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Chapter 2

Chapter 2 - Classical Social Theories.doc

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SOC 101
Patrick Watson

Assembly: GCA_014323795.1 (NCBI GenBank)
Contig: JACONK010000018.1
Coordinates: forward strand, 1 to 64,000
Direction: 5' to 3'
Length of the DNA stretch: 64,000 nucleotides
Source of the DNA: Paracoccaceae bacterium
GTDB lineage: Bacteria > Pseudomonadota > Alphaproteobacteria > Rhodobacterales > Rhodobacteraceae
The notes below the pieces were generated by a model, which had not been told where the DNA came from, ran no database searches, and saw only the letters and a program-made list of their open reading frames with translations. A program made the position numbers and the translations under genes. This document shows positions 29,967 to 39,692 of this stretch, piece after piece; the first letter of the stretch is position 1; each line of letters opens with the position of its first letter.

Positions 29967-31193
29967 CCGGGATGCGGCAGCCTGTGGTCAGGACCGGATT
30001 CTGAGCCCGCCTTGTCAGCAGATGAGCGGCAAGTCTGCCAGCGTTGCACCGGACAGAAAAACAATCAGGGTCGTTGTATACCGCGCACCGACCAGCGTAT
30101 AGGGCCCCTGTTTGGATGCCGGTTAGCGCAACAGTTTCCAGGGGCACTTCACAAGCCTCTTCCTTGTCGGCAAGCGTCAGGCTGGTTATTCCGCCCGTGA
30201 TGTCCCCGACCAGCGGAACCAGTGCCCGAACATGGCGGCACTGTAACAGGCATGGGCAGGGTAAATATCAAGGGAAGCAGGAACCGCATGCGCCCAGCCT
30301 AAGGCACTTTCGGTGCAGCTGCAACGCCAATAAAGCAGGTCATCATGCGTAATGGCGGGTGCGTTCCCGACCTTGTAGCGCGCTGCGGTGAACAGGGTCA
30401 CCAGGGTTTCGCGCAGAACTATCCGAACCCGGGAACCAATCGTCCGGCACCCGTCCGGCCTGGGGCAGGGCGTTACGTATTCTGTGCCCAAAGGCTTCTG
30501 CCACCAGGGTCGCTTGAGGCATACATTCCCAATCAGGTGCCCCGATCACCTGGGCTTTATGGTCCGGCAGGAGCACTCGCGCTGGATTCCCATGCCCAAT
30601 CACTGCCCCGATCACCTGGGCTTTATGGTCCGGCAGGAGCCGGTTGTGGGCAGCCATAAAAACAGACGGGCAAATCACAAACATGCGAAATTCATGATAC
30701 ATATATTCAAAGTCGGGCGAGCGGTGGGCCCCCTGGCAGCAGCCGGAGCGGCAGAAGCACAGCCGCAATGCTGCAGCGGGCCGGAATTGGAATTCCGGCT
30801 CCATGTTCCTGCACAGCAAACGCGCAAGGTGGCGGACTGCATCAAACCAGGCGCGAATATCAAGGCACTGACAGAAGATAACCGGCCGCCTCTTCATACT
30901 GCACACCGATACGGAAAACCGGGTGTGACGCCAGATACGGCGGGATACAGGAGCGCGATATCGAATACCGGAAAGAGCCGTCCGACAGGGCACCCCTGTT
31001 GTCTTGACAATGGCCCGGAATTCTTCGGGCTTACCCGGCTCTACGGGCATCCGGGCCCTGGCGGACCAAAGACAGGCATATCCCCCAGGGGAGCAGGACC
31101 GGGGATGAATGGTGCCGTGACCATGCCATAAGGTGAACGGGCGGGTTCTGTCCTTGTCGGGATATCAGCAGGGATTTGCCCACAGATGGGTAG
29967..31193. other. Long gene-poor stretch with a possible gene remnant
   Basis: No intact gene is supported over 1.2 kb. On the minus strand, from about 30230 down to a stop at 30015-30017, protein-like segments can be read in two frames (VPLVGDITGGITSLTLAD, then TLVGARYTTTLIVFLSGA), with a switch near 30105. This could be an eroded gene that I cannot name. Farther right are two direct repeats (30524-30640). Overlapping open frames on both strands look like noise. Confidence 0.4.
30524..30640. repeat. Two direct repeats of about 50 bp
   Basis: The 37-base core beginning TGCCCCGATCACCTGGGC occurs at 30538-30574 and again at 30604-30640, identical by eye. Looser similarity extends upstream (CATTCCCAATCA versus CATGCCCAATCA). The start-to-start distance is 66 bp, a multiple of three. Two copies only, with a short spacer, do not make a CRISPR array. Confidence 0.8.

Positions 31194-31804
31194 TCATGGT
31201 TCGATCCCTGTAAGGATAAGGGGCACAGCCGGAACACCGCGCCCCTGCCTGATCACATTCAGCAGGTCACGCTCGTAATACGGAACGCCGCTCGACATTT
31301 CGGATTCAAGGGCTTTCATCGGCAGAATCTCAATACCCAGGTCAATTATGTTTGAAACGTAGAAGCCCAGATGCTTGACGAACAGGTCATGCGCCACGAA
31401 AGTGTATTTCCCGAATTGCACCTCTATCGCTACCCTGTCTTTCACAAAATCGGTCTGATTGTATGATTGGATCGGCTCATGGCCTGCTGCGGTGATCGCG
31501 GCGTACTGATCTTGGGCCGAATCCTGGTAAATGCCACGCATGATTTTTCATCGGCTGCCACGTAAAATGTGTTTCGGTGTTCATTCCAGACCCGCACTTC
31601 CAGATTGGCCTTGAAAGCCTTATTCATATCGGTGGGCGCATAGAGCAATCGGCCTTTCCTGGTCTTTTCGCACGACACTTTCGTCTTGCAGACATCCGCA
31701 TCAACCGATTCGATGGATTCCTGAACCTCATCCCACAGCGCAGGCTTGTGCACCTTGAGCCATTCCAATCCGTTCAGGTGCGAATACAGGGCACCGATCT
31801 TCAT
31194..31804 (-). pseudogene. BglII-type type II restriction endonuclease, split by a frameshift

Chapter 2 - Classical Social Theories Philosophical Roots of Classical Sociological Theory Thomas Hobbes (1588 - 1679) - suggested that people were responsible for creating the social world around them, and society could be changed through conscious reflection; conflicted with earlier view that humans were guided by God's will, and possessed little agency (free will) - first theorist to state that people were responsible for the society around them - well known for his analysis of how humans lived before society was formed, called it the natural state Natural State: Hobbes' conception of the human condition before the emergence of formal social structures. - believed that at their most basic, humans were the same as animals; motivated by self- interest and the pursuit of power - living in their natural state, life would be short, violent and brutish, and thus, people entered a collective agreement to give up some freedom to an absolute authority for peace - government preserves peace but allows people to pursue their own goals for wealth and personal interests within the confines of the law - also suggests that because the Leviathan (the government) is the result of a collective will, the collective has the right to overthrow the government if it does not fulfill its obligations John Locke (1632 - 1704) - continued Hobbes' work, but believed God was responsible for the emergence of society and government, as opposed to human agency - wrote Essay Concerning Human Understanding, people are born tabula rasa; a blank slate - no prior knowledge, knowledge is gained through experience - God granted certain rights to people; the right of self-preservation and the right to have private property - disagreed with Hobbes about the natural state of humans; believed that government was there to protect an individual's right to property than to stop individuals from killing each other - Locke agreed that if the state fails in its duties, the collective has the right to overthrow them - advocated for the formal separation of church and state; if mistakes were made against God's will, those mistakes would be judged by God and not religious zealots - ideas built the ground for democracy and the U.S. constitution Charles De Montesquieu (1689 - 1755) - challenged the view that there was a time where people existed without society - instead of humans defining and creating society, he proposed humans were defined and created by society - most famous works include The Persian Letters (1721) and The Spirit of the Laws (1748) - The Persian Letters was a fictional telling of letters exchanged between two Persian noblemen; Montesquieu was able to write the letters as someone outside his own culture - practiced the sociological imagination, and allowed the French to view themselves differently - The Spirit of the Laws was the result of 20 years of work; Montesquieu believed by analyzing a society's laws, one could find out what the society deemed important - employed ideal types to categorize three types of government: the republic, the monarchy and despotism Ideal Types: Classic or the purest form of a given social phenomenon (ex. The US is an ideal type of capitalism) - the spirit behind the republic was virtue, monarchy was honor, despotism was fear Jean-Jacques Rousseau (1712 - 1778) - agreed with Hobbes, had insights into the state of nature and social contract - belief that the natural state was not as awful as Hobbes believed, but one in which people lived in equality; a perfect society would mirror our natural state - the reason for social problems (crime, suicide rates) was because we lived outside of our natural state - increase in population led to increase in material demands, and thus society was formed - inequalities in society due to others being more gifted at certain trades (farming, smithing); society began to experience economical and social inequality - thus, people entered into a social contract as free and equal individuals, as opposed to being forced - warned that although people were free to pursue their desires and be protected by the state, the government was a corrupting element, it would constantly try to undermine the autonomy of the individual The Enlightenment - gave birth to Philosophes Philosophes: French philosophers who advocated critical thinking and practical knowledge - Enlightenment thinking promoted human agency over God's will - the ability of the masses to take control of their lives combined with the diminishing belief in divine and birthrights led to French andAmerican revolutions - such thinking was very revolutionary and radical, challenged tradition, church and the rich and powerful Functionalism - the belief that the social world is interrelated and interdependent; good educations lead to good jobs that lead to higher social status and wealth - in line with Enlightenment thinking - view society as an organic analogy OrganicAnalogy: The belief that society is like an organism with interdependent and interrelated parts. - a healthy social system has individuals that feel valued and content - society must meet the needs of the majority Herbert Spencer (Functionalist) - came up with the idea of survival of the fittest - used Darwin's concept of evolution and natural selection to come up with the term, social Darwinism Social Darwinism: Spencer's assertion that societies evolve according to the same principles as biological organisms. - had a laissez-faire approach; things should be left alone, no regulation or interference with natural processes - critics say it is unjust; the rich and powerful will dominate the poor and weak, that evolution does not equal progress, assumes that human race will only improve over time Emile Durkheim - continued Comte's commitment to positivism; human actions and behaviour originate in the collective instead of the individual (conservative reaction thinking) - his beliefs led to the suggestion that our actions were not our own; no free will, follows what society dictates instead - society and culture are independent of the individual - collective conscience drives behaviours without one being aware of it - studying the collective was impossible, but can study social facts Social Facts: General social features that exist on their own and are independent of individual manifestations (laws, beliefs, customs, morals). They are unintentional outcomes of human behaviours; humans murder each other, so laws are formed. - any society that increases a person's healthy connection to others decreases the chances of a suicide Anomie: Durkheim's term for a state of normlessness that results from a lack of clear goals and may result in higher suicide rates. Mechanical Solidarity: Earlier societies based on similarities and independence. Organ